Quote From The CDL Manual:

The 11 Hour Driving Limit

During the 14 consecutive hour on duty period, you are only allowed to drive your truck for up to 11 total hours. Once you have driven a total of 11 hours, you have reached the driving limit and must be off duty for another 10 consecutive hours before driving your truck again.

TruckingTruth's Advice:

After taking 10 consecutive hours (or more) off duty, you will have a fresh 11 and 14 hour clock. As soon as you begin working (pre-trip inspection, fueling, loading / unloading cargo, driving, etc.) your 14 hour clock starts. Within those 14 hours, you are allowed to actually drive for 11 of those hours. The remaining 3 hours can be used for other non-driving duties (loading / unloading cargo, performing maintenance duties, etc.) as well as taking breaks. The 11 hour clock will only count down if you are actually driving. In other words, the 11 hour clock can be paused. So if you want to take a 30 minute break for lunch, you may do so and stop the 11 hour driving limit. However, your 14 hour clock can't be stopped. If you reach the end of your 14 hour day and still have driving time remaining on the 11 hour clock, you still must stop driving. After 14 hours since you started your day, or after 11 hours of driving (whichever comes first), you can't drive again until you've taken 10 consecutive hours off.

Prev
Next

After taking 10 consecutive hours off duty, a driver begins to work at 8:00 a.m. The driver may operate a commercial motor vehicle until what time?

  • 6:00 p.m.
  • 8:00 p.m.
  • Midnight
  • 10:00 p.m.

Quote From The CDL Manual:

The 14 Hour On Duty Limit

This limit is usually thought of as a "daily" limit, even though it is not based on a 24 hour period. You are allowed a period of 14 consecutive hours of on duty time after being off duty for 10 or more consecutive hours. The 14 consecutive hour duty period begins when you start any kind of reportable work (performing vehicle maintenance, loading / unloading cargo, fueling, driving, etc.). Once you have reached the end of this 14 consecutive hour period, you cannot drive again until you have been off duty for another 10 consecutive hours.

Your driving is limited to the 14 consecutive hour on duty period even if you take some off duty time, such as a lunch break or a nap, during those 14 hours.

TruckingTruth's Advice:

While you are only allowed 11 hours of driving after taking a 10 consecutive hour break, you are able to complete those 11 hours at any point during the 14 hour limit.

Prev
Next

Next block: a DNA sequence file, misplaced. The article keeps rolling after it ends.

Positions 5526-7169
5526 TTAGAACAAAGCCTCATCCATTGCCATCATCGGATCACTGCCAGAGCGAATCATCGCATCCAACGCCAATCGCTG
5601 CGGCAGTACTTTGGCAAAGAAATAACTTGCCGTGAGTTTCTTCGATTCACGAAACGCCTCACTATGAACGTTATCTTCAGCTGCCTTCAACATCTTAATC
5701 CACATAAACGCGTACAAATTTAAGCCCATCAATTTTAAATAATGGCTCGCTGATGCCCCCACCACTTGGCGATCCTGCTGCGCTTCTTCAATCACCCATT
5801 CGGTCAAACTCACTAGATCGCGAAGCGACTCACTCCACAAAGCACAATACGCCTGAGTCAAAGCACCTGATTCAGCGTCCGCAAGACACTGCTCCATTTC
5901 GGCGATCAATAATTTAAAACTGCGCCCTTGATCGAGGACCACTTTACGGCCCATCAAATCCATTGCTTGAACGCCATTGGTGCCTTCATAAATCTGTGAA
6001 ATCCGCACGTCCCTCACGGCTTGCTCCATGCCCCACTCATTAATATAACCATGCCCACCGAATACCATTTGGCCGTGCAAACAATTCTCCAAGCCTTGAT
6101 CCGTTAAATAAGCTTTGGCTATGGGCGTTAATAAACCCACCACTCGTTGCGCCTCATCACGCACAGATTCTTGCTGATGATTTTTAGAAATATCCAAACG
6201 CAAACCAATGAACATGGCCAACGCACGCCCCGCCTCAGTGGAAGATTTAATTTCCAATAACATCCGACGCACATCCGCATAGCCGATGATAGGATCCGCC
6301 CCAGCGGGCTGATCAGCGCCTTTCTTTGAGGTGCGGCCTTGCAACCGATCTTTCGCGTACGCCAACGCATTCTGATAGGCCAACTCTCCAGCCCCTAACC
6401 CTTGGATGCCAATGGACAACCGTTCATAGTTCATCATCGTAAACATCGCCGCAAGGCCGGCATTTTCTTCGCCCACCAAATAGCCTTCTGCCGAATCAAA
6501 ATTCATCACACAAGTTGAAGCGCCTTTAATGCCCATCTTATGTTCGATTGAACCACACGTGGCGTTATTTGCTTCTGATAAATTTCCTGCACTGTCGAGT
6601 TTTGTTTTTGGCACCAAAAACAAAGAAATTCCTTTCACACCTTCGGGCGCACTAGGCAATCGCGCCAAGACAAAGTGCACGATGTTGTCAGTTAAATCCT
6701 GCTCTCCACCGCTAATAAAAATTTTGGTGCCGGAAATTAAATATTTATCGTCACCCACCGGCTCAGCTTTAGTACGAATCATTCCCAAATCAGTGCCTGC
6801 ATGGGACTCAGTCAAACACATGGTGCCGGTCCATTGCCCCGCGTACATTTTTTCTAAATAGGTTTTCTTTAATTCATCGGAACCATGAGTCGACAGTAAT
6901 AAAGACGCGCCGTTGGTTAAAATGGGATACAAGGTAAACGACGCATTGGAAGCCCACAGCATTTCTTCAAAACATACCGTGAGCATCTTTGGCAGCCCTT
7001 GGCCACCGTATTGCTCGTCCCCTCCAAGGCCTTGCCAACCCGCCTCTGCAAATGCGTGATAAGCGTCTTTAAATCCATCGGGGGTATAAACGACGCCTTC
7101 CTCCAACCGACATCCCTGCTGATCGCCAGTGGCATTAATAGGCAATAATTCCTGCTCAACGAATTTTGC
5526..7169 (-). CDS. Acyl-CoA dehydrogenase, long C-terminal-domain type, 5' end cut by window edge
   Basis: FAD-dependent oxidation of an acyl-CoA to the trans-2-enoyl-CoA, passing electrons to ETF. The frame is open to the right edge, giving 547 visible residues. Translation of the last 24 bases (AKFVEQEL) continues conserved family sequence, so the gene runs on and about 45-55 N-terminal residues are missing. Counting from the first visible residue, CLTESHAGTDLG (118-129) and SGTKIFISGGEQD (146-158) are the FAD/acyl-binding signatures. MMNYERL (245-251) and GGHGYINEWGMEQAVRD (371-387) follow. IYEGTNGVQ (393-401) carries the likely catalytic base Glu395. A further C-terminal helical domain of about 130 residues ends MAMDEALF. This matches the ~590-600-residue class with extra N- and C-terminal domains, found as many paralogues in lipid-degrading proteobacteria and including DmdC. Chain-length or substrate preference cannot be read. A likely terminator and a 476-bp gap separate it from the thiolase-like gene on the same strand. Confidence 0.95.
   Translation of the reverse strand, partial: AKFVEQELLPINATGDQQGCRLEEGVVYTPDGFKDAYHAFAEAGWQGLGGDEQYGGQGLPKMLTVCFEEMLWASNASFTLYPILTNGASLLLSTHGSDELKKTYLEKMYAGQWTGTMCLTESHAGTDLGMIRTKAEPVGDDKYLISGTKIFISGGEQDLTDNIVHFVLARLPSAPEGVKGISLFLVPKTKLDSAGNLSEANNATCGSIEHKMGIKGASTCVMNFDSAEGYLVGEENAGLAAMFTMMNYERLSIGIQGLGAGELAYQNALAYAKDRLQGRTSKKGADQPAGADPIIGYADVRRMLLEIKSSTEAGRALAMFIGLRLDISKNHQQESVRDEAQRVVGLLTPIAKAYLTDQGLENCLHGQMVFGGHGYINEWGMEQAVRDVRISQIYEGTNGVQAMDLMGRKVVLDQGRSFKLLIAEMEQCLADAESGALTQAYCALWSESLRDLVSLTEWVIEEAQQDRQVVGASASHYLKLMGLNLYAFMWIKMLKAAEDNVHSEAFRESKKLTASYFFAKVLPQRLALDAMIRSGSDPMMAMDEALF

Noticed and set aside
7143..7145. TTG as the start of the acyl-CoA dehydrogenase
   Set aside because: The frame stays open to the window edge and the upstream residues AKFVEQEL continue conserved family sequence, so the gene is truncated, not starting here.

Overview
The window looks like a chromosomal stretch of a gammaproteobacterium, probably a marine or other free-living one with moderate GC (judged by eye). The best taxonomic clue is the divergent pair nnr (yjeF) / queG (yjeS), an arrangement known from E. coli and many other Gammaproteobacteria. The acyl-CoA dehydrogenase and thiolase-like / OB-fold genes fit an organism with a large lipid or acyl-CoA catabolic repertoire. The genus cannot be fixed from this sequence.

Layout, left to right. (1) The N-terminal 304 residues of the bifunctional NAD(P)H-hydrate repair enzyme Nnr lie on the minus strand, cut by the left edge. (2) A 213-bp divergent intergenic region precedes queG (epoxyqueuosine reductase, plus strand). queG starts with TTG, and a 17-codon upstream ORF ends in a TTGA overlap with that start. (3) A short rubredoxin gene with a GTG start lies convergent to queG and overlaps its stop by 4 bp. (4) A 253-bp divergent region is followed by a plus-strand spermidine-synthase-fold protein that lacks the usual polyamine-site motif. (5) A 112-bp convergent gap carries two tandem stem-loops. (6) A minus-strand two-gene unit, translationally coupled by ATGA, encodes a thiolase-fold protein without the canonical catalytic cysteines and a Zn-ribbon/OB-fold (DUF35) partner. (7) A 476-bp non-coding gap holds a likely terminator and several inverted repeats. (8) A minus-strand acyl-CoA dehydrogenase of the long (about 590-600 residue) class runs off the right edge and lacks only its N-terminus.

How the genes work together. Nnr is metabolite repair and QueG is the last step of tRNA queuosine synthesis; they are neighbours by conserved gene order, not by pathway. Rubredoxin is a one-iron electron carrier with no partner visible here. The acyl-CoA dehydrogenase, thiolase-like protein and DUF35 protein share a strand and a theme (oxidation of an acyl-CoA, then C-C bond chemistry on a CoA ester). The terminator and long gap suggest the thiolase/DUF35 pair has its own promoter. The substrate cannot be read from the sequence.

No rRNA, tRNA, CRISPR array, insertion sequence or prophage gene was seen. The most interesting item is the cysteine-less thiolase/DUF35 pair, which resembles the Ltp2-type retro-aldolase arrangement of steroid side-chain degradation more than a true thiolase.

There are three maximum limits you must follow at all times. Those limits are:
  • The 11 hour on duty limit, the 14 hour driving limit, and the 70/80 hour duty limit
  • The 16 hour on duty limit, the 10 hour driving limit, and the 50/60 hour on duty limit
  • The 14 hour on duty limit, the 11 hour driving limit, and the 60/70 hour on duty limit
  • None of these answers are correct

Quote From The CDL Manual:

HOS regulations determine when and how long you are allowed to drive a commercial motor vehicle (CMV). This is accomplished by placing specific limits on the number of hours you can drive or be considered on duty. The rules also specify how much time you must remain off duty before you can legally resume any driving duties. And finally, the regulations dictate when breaks are required during your workday.

HOS regulations determine when and how long you are allowed to drive a commercial motor vehicle (CMV). This is accomplished by placing specific limits on the number of hours you can drive or be considered on duty. The rules also specify how much time you must remain off duty before you can legally resume any driving duties. And finally, the regulations dictate when breaks are required during your workday.

There are three limits and one break requirement which must be followed at all times. They are:

  • The 14 hour on duty limit.
  • The 11 hour driving limit.
  • The 30 minute break.
  • The 60/70 hour on duty limit.

TruckingTruth's Advice:

Make sure you are familiar with the different rules you must abide by. The 11, 14, 60/70 hour clocks and the 30 minute break are very basic rules you'll need to follow everyday. If you do not understand them, you will struggle through the rest of this program. If you have a question, head on over to our forum or contact one of us by using the "About Us" tab above.